Falls Creek Falls

In case I haven’t mentioned this, I work for what may just be the best company ever. Like at most places, things are slow at MMI right now. Most days I come in and try to find something productive to put my hand to but some days…

This past Tuesday was one of those days. I was finally able to hook up with a great old friend from my Garfield days, Henry Mitchell. We’ve talked for months about hitting the trail together but until now hadn’t made it happen. If you’ll look in my pics under Falls Creek Falls you can see Henry in one of the photos. I’ve always thought he resembles a gnome but on the trail this day it was if I were walking with Myrddin Emrys…the wise Merlin. I told him as much. He doesn’t actually discourage the comparison, either.
At 6am we met at Stax (Original) for some delicious bacon, grits and eggs and about a gallon of Dr. Pepper. (That was me. Henry had a greek omelet and hot tea.) I threw my pack into Henry’s truck and me made off for the short jaunt to Jones Gap, where he regaled me with tales of crazy aunts and bad cooking. We were on the trail shortly after daybreak. (On the way, Henry pulled off to call his boss and inform him that he”d be doing some “geologic surveying” which apparently is code for “I’m on a hike, again.” Guess we’re both kinda lucky, huh?) I quickly discovered that Henry and I make good hiking partners. He slows my pace enough so that I can actually appreciate my surroundings. Somedays I enjoy hiking in silence. Today I was blessed with the conversation of an old friend. It seemed that wherever our talk meandered, the conversation had a way of coming back around to the subject of our mutual Friend and third hiking partner. Being in the woods will do that…as will being with either of us, I guess. As we approached the falls we stopped for a silent visual draught of the view overlooking the valley. It was beautiful, of course. Henry spoke in hushed tones of his daughter Kate (I think he’s kind of proud of her) and one of their hikes together. As they took in a similar view from another trail, she said that the ancient Celts believed that the purest worship music was found in the solitude of the wilderness, as the rivers, the wind and the trees lifted their song to the Creator. If you’ve ever spent much time in the woods, I think you’ll agree.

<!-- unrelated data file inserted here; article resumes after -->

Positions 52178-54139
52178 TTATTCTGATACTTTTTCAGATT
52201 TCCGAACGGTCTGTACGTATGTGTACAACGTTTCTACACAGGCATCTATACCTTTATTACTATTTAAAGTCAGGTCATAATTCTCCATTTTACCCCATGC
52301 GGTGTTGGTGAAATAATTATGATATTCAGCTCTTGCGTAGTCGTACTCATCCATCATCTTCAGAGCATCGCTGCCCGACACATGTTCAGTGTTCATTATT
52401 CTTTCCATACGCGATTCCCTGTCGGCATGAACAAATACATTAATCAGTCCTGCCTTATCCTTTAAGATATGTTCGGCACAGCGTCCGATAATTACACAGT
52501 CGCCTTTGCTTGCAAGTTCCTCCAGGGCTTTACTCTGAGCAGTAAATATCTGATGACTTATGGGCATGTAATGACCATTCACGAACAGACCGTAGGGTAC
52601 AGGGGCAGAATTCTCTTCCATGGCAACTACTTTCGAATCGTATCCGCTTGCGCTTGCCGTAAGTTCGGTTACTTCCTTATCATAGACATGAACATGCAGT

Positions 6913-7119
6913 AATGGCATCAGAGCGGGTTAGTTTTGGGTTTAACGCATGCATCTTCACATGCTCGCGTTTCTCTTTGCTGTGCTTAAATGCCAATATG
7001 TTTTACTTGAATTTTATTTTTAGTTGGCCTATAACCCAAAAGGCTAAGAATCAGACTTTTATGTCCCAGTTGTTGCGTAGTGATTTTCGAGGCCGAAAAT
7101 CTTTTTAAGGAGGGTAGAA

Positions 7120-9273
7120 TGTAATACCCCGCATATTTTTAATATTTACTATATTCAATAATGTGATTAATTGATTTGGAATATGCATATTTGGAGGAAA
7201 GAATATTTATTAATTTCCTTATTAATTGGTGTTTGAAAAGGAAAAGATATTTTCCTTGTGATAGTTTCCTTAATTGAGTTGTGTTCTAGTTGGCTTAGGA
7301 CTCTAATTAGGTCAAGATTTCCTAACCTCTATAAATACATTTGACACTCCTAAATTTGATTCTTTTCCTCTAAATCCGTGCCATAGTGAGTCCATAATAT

After laughing our way back down the mountain (Not quickly enough, if you ask me. For some reason I opted for the Spinx bathroom over the one God provided and my bladder was at critical mass) we made our way to Hardees where we lingered over a cup of coffee, neither of us wanting to end our journey. We talked of ecology, and politics, old times and yes, the Great Interrupter.
Looking forward to another morning walk, soon, Henry. Tell Jane Ella hi, for me.

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